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Katherine Kersten on liberals, same-sex marriage and life at the Star Tribune

Perhaps no columnist in town raises a liberal’s blood pressure more than Katherine Kersten. I talked with Kersten about liberal rage and other topics.

Katherine Kersten
MinnPost photo by Bill Kelley
Columnist Katherine Kersten: “I have a very thick skin.”

First of two articles.

Perhaps no columnist in town raises a liberal’s blood pressure more than Katherine Kersten.

For some time I’ve wondered how Kersten — a columnist for the Star Tribune in various incarnations since 1995, most notably in the metro section, and now in the Sunday opinion pages — feels about being a lightning rod for local liberal rage. So I met with her last week at her Edina home for a two-hour conversation and asked her about liberals and a lot of other subjects.

What follows is the first of two installments from that interview. In this installment, we discussed same-sex marriage, liberal rage and life at the Star Tribune.

But a little background first: Before becoming a columnist, Kersten was a senior fellow for cultural studies at the Center of the American Experiment in Minneapolis. A founding director of the center, she was its chairman from 1996 to 1998.

Kersten has written on cultural and policy issues for a variety of publications, including the Wall Street Journal, the Weekly Standard, Christianity Today, Policy Review, American Enterprise and First Things. She holds a bachelor’s degree from Notre Dame, from which she graduated summa cum laude, and a master’s degree from Yale. Kersten is a graduate of the University of Minnesota Law School, and is a member of Phi Beta Kappa.

Now on to the interview.

MinnPost: You wrote a column recently for the Star Tribune on gay marriage that lit up their switchboard like a Christmas tree. You looked at the issue from an interesting perspective. Care to elaborate?

Katherine Kersten:
The question we always hear is: How will same-sex marriage harm heterosexual marriage? That, I think, is the wrong question. You have to ask: How will it change the institution of marriage itself? And how will it change our lives going forward?

Marriage is a universal institution, across the world, through time. It has always involved two people of opposite sexes. The reason the institution came into being is that when a male and a female get together, a baby can be the result. The joining of an egg and a sperm is the only way a human being can come into existence. And, of course, without that, civilization will come to a grinding halt. The purpose of the institution of marriage — the fact that nature requires a mother and a father — there’s a reason for that: A child needs the complementary parenting of a mother and a father.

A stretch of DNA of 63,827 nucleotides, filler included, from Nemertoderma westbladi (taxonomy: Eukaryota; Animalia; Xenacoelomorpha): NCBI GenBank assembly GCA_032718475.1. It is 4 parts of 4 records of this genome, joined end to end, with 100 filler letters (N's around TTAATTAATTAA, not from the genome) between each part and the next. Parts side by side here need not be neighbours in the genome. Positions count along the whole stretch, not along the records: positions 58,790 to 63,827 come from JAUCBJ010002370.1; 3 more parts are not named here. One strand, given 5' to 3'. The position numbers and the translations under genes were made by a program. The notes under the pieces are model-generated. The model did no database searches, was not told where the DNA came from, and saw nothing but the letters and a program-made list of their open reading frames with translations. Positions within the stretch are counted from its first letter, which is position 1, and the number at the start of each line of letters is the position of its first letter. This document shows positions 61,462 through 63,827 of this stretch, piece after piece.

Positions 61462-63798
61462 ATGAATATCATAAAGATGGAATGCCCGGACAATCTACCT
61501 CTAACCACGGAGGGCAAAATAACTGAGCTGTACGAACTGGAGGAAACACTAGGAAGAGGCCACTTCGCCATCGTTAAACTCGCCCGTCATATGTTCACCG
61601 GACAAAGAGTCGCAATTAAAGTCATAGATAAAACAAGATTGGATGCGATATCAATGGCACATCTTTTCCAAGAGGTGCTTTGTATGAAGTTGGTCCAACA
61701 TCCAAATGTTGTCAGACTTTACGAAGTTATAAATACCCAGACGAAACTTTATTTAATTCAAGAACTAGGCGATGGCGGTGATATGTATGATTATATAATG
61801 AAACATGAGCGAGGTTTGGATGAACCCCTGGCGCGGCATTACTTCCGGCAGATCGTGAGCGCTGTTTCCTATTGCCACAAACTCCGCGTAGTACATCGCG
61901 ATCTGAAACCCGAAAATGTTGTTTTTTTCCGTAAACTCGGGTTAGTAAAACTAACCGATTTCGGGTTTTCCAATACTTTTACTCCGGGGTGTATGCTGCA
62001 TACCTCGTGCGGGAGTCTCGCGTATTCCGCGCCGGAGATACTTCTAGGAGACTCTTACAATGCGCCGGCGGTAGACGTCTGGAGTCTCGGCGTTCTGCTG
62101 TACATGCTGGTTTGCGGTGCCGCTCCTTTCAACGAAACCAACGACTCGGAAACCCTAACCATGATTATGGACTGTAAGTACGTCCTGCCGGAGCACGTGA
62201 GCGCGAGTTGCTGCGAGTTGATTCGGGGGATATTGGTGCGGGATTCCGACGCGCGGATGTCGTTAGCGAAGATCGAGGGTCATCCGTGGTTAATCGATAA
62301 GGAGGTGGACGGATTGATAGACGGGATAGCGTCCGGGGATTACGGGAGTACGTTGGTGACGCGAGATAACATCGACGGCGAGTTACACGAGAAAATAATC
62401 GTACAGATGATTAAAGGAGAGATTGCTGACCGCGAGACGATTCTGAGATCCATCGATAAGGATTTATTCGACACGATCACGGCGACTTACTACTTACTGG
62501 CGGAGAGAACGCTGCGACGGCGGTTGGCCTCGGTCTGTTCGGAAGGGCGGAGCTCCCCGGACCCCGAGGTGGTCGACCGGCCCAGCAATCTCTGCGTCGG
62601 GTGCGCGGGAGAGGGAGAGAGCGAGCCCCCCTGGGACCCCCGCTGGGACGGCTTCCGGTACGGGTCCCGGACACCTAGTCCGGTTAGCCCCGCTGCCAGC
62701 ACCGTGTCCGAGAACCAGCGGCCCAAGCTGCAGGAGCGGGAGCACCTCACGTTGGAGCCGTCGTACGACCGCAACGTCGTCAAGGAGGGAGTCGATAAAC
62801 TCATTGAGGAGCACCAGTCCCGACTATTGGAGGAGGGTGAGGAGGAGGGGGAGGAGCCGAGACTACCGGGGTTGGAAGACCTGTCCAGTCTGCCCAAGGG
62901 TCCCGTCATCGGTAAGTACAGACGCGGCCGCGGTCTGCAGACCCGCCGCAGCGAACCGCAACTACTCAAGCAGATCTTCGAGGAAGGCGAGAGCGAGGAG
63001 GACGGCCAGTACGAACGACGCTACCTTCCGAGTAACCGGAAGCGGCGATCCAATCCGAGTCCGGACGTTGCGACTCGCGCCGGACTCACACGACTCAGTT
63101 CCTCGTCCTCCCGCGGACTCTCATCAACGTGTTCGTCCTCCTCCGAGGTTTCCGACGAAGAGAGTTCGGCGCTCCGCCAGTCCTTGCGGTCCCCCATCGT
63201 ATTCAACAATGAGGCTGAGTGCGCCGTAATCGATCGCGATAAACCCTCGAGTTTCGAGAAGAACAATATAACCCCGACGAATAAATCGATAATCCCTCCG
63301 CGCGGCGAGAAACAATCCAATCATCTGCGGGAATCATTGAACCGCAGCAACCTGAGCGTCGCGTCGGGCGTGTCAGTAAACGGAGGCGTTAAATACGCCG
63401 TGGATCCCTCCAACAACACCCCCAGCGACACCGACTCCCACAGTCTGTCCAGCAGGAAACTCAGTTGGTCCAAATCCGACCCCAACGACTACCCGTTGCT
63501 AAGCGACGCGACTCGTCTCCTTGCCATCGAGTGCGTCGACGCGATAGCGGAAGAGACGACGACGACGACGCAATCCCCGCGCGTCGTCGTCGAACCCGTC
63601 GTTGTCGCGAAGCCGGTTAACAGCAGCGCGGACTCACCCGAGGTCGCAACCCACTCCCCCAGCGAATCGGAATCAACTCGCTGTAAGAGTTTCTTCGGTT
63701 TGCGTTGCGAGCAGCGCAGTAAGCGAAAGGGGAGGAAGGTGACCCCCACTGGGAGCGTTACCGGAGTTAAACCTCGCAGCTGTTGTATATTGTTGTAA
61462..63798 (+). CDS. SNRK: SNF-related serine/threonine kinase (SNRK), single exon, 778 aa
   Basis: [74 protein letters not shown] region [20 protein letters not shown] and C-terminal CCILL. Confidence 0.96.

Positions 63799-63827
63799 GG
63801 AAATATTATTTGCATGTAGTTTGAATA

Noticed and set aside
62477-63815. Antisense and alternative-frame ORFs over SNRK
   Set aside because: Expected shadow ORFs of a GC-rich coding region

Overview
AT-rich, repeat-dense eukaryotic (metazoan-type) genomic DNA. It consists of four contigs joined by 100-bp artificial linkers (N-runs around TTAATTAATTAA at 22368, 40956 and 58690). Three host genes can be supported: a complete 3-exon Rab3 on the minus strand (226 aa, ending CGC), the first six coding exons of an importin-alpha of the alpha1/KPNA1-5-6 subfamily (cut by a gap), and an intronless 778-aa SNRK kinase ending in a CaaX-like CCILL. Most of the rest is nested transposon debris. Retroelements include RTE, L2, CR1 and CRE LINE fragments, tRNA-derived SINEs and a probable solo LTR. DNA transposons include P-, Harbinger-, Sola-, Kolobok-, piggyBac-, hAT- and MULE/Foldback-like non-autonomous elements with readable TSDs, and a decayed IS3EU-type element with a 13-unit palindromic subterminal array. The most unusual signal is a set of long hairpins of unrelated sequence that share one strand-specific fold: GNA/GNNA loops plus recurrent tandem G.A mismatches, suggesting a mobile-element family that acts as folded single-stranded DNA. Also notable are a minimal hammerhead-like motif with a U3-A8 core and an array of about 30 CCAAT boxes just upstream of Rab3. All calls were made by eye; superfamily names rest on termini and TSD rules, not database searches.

Some of us would like marriage to be a different institution, but it isn’t. Some think marriage should be focused not on the perpetuation of society and civilization, but strictly on individual adults — strictly on affirming a relationship between two people who want to be interdependent and who feel affection toward one another.

Marriage is already under such tremendous stress as an institution. We know what’s happening to marriage in this country in terms of divorce, cohabitation, out-of-wedlock births, etc. And when we add to those stresses to the transformation of the institution — the fundamental idea behind it — we essentially cut it loose. The redefinition of marriage will have a snowball effect: People will think to themselves, how is this institution relevant anymore? Why should I go to the hard work of getting married and making a public commitment to another person and to the idea of family, when the institution is essentially meaningless?

Interest in marriage among gay people, particularly gay men, is far less than it is among the heterosexual population. Two thirds of all gay people in legally recognized same-sex unions are lesbians. Which, of course, shows you that there is, in fact, a difference between the sexes.

If we redefine marriage to be an institution focused simply on two people who feel affection toward one another and who want to live interdependently, then, legally, there’s absolutely no reason down the line that we shouldn’t expect further redefinition — polygamous marriage, for example. Redefining marriage opens a Pandora’s box. Why shouldn’t a brother and a sister who are dependent on one another, or two female friends, who don’t have husbands and who live together and try to share responsibilities for raising kids — why shouldn’t the state acknowledge and respect their unions as “marriage”?